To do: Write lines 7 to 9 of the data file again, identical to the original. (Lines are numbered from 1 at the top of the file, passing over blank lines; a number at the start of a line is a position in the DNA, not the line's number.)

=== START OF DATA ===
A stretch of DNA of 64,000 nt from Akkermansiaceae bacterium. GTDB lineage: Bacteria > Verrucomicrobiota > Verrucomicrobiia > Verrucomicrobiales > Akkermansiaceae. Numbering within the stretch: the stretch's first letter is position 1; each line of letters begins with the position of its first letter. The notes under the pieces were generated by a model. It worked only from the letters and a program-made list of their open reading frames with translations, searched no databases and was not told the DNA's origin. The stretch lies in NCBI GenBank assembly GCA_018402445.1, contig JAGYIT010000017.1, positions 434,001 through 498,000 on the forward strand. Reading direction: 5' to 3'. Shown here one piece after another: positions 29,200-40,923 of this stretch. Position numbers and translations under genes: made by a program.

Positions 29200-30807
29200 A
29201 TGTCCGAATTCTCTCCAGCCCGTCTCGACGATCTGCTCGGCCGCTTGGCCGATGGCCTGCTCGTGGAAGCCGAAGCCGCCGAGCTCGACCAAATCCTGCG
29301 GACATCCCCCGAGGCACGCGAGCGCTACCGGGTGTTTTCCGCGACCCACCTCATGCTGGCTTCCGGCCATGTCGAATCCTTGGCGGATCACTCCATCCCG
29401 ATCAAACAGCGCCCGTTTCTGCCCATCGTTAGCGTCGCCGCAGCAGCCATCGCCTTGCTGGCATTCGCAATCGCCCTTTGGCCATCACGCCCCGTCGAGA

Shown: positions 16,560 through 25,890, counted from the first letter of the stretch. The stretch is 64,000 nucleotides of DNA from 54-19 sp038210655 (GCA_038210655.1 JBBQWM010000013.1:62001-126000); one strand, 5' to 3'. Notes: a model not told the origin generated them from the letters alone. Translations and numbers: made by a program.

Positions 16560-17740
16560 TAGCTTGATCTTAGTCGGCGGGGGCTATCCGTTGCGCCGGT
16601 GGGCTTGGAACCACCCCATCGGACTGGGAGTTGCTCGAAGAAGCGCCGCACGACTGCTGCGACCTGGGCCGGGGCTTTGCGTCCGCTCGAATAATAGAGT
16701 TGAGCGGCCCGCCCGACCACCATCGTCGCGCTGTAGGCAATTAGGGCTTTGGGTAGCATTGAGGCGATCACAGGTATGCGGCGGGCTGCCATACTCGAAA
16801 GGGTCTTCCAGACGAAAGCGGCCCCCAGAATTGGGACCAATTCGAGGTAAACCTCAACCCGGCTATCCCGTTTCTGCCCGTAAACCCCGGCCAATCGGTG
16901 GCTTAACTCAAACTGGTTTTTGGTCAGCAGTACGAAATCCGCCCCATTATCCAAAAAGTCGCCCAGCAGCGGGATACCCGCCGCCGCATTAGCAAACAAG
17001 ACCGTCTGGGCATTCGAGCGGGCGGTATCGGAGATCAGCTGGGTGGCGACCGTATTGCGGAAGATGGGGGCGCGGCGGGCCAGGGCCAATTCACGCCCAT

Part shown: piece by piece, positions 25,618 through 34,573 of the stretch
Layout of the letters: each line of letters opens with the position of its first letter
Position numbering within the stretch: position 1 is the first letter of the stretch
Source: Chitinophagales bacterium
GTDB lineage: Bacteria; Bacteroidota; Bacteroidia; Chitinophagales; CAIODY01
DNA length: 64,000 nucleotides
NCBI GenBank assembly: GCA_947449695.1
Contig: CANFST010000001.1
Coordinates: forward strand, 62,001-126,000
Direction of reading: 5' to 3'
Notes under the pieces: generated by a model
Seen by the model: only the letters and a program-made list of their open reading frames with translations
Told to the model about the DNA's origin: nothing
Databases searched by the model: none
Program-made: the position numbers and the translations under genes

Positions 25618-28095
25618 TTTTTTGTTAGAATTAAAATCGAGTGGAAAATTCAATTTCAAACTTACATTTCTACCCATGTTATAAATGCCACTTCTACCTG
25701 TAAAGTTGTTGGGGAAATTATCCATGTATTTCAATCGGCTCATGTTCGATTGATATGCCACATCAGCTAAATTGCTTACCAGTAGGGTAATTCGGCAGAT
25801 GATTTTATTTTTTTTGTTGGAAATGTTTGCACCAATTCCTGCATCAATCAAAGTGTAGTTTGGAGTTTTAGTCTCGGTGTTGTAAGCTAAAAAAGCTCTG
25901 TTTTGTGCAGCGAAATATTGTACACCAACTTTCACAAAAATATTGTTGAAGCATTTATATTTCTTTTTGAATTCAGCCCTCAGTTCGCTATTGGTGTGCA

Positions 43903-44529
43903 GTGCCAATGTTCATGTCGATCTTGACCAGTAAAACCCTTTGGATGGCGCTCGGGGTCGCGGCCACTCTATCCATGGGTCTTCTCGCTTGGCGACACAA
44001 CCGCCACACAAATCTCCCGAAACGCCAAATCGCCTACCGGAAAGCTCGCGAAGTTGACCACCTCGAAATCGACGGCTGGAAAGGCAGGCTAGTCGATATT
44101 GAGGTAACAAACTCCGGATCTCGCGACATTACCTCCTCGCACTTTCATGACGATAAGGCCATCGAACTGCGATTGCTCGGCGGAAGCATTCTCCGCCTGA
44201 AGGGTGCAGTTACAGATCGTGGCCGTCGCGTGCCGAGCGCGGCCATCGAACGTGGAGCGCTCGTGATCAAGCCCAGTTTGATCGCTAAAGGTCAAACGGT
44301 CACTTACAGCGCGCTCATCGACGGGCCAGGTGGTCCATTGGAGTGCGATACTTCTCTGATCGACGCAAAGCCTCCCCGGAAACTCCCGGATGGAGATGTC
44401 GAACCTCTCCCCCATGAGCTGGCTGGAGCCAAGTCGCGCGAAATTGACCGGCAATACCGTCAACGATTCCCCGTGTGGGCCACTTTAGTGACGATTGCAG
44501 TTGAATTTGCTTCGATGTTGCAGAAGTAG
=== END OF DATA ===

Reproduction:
Shown: positions 16,560 through 25,890, counted from the first letter of the stretch. The stretch is 64,000 nucleotides of DNA from 54-19 sp038210655 (GCA_038210655.1 JBBQWM010000013.1:62001-126000); one strand, 5' to 3'. Notes: a model not told the origin generated them from the letters alone. Translations and numbers: made by a program.

Positions 16560-17740
16560 TAGCTTGATCTTAGTCGGCGGGGGCTATCCGTTGCGCCGGT